Wednesday, October 31, 2007

Denial at Brown

Robert Spencer

“Polemics don’t advance the debate,” says the Brown Daily Herald in “Ignoring ‘Islamofascism’ hype,” a vicious little polemic that accuses the organizers of Islamo-Fascism Awareness Week of wanting a “fight.” The editorialist preens: “We’re glad that the debate is being carried out at this level, not with signs and shouting.”
Of course, there was shouting when I spoke at Brown last week, although not too much, so the Daily Herald has every right to be proud. There were few disruptions during the talk itself, although there was a loud group of louts toward the back, one of whom during the question period told me angrily that he didn’t want to listen to what I was saying. I assured him that no one was forcing him to listen at all, and that he was quite welcome to leave.
The question period was full of the usual self-righteous lecturing by thoroughly propagandized students who have no training in critical thinking and quite obviously feel deeply threatened when their cherished ideas, which rest on such shaky intellectual and evidentiary foundations, are questioned.

I see that one of the fundamental weaknesses of the Left, and their Islamic supremacist allies, is that they believe their own propaganda, and don’t even have the conceptual apparatus required to help them recover when its inaccuracy and dishonesty is exposed. Even at their best the questioners were clearly playing “Gotcha,” trying to get me to say something they could use against the Week and the perspective I represent, rather than engaging in real intellectual give-and-take. This too is a function of how thoroughly they have been propagandized, for they have been taught that those who oppose them are morally evil, and can’t even conceptualize the possibility that people of good will might disagree with them and thus should be engaged with ideas, not rants and attempted traps.
I didn’t expect anything else at the beginning of the Week, and of course I was nowhere greeted with anything like the reception that Nonie Darwish and David Horowitz received at other universities. In general, the hysteria, the lies about the Week and the intentions of its organizers, and the attempts to silence us all indicate how much the Week was needed, how threatened the Left and its jihadist allies are by our shining this light upon them and pointing out the hypocrisy of their “bigotry” talk, and how vitally important it is that we keep up this kind of pressure.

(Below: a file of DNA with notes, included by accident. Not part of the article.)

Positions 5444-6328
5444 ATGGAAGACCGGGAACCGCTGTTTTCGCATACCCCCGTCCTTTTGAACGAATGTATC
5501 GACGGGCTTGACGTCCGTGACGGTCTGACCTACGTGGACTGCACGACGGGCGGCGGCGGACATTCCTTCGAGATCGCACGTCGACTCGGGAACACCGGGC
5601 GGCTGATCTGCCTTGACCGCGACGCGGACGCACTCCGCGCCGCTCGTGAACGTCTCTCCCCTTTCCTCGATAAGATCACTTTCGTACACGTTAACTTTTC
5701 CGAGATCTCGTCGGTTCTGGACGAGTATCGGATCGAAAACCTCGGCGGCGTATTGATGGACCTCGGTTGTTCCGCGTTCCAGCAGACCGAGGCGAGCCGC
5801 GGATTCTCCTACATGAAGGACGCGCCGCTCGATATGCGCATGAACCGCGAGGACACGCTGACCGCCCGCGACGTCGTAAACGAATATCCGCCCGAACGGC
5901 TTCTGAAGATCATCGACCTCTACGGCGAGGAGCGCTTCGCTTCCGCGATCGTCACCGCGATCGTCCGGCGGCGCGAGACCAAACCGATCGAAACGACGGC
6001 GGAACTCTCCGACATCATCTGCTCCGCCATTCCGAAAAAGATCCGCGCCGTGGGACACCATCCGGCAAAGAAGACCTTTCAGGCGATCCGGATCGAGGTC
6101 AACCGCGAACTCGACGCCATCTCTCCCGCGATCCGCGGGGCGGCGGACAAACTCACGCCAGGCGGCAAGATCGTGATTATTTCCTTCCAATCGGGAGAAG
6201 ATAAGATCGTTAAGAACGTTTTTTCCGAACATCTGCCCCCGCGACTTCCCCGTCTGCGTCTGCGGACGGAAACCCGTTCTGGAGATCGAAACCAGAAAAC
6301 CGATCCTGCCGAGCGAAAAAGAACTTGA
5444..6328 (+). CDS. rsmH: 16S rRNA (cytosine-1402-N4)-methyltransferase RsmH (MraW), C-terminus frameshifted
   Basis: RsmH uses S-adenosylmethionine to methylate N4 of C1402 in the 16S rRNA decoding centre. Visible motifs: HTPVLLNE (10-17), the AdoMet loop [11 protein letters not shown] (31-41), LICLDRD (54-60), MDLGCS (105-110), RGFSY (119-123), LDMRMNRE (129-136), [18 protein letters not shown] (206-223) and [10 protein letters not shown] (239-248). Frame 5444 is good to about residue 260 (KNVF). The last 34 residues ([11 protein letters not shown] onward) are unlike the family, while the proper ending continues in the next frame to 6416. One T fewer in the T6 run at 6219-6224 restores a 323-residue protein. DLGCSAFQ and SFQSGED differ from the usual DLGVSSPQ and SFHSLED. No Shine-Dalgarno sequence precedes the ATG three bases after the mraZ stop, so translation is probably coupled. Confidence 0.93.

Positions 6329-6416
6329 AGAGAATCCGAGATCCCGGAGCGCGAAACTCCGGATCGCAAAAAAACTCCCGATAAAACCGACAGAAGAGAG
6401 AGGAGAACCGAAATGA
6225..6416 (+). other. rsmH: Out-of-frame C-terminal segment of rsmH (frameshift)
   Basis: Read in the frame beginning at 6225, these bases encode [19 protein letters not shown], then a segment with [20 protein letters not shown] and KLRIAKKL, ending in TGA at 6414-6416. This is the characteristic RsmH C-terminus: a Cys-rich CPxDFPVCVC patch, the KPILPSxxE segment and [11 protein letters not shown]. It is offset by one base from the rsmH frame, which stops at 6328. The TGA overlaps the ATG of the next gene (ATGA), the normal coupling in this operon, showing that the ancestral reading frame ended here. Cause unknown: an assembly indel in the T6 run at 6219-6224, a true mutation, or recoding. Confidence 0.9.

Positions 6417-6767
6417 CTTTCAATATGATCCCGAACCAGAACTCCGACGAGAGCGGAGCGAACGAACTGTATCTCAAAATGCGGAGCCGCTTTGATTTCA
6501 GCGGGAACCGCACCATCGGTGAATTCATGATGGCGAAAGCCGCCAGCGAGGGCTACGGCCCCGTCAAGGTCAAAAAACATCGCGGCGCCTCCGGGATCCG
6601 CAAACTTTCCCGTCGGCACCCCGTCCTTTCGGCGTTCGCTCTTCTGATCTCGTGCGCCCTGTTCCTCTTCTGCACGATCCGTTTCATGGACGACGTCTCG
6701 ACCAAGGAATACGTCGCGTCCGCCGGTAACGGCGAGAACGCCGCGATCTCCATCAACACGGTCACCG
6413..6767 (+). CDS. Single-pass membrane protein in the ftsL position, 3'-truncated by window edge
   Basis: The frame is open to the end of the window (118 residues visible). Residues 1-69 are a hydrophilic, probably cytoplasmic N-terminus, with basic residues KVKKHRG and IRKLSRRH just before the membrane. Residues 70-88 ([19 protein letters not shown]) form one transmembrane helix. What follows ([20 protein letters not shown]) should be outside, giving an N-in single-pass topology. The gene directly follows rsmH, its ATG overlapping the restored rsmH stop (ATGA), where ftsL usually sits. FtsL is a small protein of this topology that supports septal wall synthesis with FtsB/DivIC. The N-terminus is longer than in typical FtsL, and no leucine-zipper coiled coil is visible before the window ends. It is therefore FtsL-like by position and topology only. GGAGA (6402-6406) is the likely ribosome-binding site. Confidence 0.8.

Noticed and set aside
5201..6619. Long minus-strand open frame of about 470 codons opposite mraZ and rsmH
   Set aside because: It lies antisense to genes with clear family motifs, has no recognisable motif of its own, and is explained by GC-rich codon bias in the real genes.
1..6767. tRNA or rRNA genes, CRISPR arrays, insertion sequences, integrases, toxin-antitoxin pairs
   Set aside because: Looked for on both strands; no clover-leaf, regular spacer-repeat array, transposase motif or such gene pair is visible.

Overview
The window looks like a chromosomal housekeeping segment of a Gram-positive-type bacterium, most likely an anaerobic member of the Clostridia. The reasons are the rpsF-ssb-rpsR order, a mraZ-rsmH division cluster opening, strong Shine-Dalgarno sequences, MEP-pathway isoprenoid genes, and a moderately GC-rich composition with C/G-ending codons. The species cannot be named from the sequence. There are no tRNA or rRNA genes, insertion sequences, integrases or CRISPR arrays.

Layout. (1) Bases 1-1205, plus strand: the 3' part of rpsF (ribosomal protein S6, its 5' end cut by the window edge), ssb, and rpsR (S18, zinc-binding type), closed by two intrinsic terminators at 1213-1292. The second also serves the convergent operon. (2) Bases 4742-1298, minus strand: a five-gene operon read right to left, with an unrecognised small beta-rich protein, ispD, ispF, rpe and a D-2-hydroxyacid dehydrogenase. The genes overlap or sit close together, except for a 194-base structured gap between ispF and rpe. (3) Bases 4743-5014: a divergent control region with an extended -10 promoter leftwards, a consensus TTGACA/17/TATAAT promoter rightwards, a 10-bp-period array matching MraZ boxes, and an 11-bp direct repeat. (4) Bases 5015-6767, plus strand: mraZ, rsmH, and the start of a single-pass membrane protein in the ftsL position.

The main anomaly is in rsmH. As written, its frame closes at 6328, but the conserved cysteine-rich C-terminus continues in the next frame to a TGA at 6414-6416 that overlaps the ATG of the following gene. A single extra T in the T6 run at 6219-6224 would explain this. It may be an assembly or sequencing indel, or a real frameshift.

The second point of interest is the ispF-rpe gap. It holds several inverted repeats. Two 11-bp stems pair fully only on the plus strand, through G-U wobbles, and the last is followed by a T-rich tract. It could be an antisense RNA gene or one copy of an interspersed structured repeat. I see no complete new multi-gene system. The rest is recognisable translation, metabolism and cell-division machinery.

But Brown students should indeed be very proud, considering the immense provocation they had to suffer through. The editorial says: “Fortunately, despite confrontational remarks made by Robert Spencer, who said in his lecture here Thursday that he does not believe ‘that Islam at its core is a peaceful religion,’ Brown’s campus remained largely calm.”
Anyway, this was not an assertion I made without evidence. I drew a distinction between teaching and practice and explaining the vulnerability of peaceful Muslims to jihadist recruitment on the basis of the jihadists’ use of various passages of the Qur’an and Hadith (which I cited), I explained that all the schools of Sunni and Shi’ite jurisprudence have a doctrine involving warfare against and the subjugation of unbelievers.
This was and is a statement of fact. If it is false, the Brown Herald, or the Muslim community at Brown, should refute it. Anyone is welcome to refute it if they can. I can and have (in my books and elsewhere) explained it at length, with abundant citations from the Qur’an and Sunnah, as well as from mainstream Islamic commentaries on the Qur’an and Islamic jurists.
But they don’t refute it. No one ever has refuted it. Instead, here the Herald treats it as if the very statement constitutes incitement to violence against Muslims. And in an unconscious irony, the Herald expresses relief that the campus remained “largely calm,” rather than erupt into violence over someone daring to assert that Islam is not a religion of peace.
Well, bravo, Brown students! What admirable, nay, noble restraint! But if you really want a debate on the key issues, as you say in this editorial, simply heaping abuse and contempt on your opponent and being glad that nobody popped him one is not actually a demonstration of the falsity of his arguments. If you are willing to engage in a genuine discussion and debate of this question -- does Islamic doctrine actually teach peace? -- I am at your service, and will return to Brown.
If you do not wish to engage in such a debate, as appears clear, then be assured that you will not forever be able to ignore this question, or to act as if the mere asking of it is the equivalent of burning a cross on someone’s front lawn. Unfortunately, those Muslims who do not believe that Islam is a religion of peace, who are the ones who benefit most from the ruling of this question out of polite discourse, will continue -- unimpeded by their peaceful coreligionists -- to commit acts of violence in order to advance the cause of Islamic supremacism. It is more than likely that this conflict will touch you personally, and your vilification of the anti-jihad movement and your refusal to engage it intellectually may at that point look very different to you from the way it looks today.

Robert Spencer is a scholar of Islamic history, theology, and law and the director of Jihad Watch. He is the author of seven books, eight monographs, and hundreds of articles about jihad and Islamic terrorism, including the New York Times Bestsellers The Politically Incorrect Guide to Islam (and the Crusades) and The Truth About Muhammad. His latest book is Religion of Peace?.

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